Ice storm memories
I recently read a column about the January ice storm in the Baxter Bulletin. As I read the words, they were mirror images of the winter of 1957 at Possum Trot.
I don't recall the day of the week, but I do remember the overcast sky.
There was a slow drizzling rain falling about mid afternoon, the temperature was somewhere barely above freezing, an ordinary day that was to become extraordinary in just a few hours.
By the time the sun was peeping over the roof of my grandparents' house, just to the west of our home place, the temperature had dropped to below freezing and ice had began to form on the trees and power lines.
We walked out in the yard, the rain still falling slowly, to look at how strange it was for the sun to be showing through the one break in the clouds. The light reflected through the ever-growing ice, and it was absolutely beautiful.
The rain continued through the night and after bedtime we began to hear those terrible crashes. Large tree limbs gave way to the weight of the ice as they fell in an almost musical rhythm.
When morning came we were in awe of the breathtaking winter wonderland; however, there was devastation everywhere. One limb had fallen on our roof and rolled to the ground. Another had fallen on the power lines from the transformer to the front of the house. The power line lying across our driveway was no problem though ~ there was no power on the main line and there was to be no power for the next three weeks.
We had an electric cookstove and refrigerator, an electric water heater, a small radio and a light bulb hanging from the ceiling in each of the three rooms. Those things were the only conveniences we actually lost, they were all the electric appliances we owned.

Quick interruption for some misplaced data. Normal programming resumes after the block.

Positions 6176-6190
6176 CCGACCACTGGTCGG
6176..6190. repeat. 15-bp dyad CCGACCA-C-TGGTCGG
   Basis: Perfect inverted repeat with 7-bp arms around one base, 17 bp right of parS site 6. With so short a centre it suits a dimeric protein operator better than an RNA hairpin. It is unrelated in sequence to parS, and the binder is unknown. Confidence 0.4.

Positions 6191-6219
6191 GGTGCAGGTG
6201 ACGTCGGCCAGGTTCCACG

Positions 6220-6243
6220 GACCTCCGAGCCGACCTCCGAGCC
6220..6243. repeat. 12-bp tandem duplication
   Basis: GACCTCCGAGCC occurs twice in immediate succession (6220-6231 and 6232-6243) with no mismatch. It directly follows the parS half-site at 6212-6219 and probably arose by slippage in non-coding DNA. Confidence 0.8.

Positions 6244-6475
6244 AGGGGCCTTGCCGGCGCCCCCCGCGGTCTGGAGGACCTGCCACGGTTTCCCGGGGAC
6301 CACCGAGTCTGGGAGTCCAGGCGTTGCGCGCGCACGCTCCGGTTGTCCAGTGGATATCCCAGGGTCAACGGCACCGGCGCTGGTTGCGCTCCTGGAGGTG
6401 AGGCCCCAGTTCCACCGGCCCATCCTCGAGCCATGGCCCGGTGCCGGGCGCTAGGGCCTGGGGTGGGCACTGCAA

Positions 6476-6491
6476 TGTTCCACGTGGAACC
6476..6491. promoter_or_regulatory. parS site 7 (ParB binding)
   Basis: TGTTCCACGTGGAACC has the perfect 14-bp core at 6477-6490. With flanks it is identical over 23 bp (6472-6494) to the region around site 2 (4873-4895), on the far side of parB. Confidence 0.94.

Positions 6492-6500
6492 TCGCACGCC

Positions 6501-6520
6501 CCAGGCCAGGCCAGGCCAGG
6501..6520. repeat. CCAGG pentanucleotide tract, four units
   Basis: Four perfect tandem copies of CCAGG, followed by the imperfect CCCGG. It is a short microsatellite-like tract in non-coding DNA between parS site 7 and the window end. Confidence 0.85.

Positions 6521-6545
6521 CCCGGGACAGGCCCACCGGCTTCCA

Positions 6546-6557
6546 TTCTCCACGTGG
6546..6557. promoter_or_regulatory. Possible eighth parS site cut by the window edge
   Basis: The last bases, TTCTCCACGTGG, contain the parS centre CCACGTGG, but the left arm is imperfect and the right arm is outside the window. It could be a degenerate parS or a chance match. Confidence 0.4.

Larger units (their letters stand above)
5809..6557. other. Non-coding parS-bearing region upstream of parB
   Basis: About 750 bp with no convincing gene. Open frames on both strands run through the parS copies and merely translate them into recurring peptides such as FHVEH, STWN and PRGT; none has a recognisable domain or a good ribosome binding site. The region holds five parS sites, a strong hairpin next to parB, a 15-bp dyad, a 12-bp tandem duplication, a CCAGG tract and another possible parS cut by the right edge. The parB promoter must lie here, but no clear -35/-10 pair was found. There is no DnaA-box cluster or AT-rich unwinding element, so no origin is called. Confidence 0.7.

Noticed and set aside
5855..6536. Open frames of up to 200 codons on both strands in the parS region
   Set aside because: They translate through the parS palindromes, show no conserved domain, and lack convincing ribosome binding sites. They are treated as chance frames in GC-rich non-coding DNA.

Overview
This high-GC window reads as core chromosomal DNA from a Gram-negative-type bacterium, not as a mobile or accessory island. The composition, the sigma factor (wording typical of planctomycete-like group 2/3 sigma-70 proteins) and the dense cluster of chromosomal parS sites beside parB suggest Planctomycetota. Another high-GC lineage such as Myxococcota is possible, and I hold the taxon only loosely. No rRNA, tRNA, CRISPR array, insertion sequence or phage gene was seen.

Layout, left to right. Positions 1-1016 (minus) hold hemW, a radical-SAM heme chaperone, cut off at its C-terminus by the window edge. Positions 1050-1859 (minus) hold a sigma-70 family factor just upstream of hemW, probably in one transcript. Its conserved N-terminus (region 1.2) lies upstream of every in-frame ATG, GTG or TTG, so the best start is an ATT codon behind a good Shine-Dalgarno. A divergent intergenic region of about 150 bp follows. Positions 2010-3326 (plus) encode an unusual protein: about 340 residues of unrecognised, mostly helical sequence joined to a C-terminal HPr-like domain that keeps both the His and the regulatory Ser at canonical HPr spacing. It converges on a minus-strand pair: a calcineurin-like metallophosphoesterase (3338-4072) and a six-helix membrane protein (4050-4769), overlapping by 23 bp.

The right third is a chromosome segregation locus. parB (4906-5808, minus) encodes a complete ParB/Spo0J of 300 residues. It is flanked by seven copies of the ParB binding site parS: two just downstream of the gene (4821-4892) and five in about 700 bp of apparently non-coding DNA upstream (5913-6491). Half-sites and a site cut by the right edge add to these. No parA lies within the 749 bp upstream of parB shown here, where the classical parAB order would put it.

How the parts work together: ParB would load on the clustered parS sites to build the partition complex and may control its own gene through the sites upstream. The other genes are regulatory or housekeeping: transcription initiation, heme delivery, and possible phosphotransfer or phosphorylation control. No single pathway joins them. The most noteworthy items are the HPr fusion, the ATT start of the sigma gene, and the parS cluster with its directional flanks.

We heated the house with a wood stove and fortunately for us mom could use that to cook our meals.
We broke ice from the tree branches and heated it on the wood stove for coffee, tea and bathwater.
We didn't own a kerosene lantern. When my dad tried to buy one at the local hardware store in Swifton, to his surprise there were none ~ none that is except a tiny red one. That thing looked like a toy, but in the darkness of the old living room, it sure shined bright.
In the light of "Little Red," we sat each night and Mom played the piano while we sang all those old time gospel songs. Mom and Dad would talk about the old days when they were first married and it was then that I learned much of what I know about my parents' and grandparents' early years.
It seemed like a bad time back then but you know what? Those days and nights are among my most vivid and fond memories.
Dewitt Rowlett of Vilonia is a native of Possum Trot Community, five miles west of Swifton. He writes of his life in rural Arkansas and is gaining quite a fan club of people who are of the nostalgic persuasion. Comments can be sent to him through e-mail at firstname.lastname@example.org.